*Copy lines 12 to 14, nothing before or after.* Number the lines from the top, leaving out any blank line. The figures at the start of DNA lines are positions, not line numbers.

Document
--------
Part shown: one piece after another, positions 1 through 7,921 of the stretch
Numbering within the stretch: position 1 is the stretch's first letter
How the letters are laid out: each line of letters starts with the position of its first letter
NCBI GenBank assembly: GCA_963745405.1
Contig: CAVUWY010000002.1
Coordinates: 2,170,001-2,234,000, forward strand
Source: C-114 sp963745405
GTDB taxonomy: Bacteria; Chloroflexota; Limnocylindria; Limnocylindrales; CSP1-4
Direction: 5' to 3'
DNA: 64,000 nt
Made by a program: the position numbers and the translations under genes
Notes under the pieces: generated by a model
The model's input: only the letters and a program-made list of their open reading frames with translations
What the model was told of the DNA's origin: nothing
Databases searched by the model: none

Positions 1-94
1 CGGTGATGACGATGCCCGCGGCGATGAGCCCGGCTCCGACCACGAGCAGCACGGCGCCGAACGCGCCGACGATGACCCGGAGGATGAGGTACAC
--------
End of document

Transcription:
Notes under the pieces: generated by a model
The model's input: only the letters and a program-made list of their open reading frames with translations
What the model was told of the DNA's origin: nothing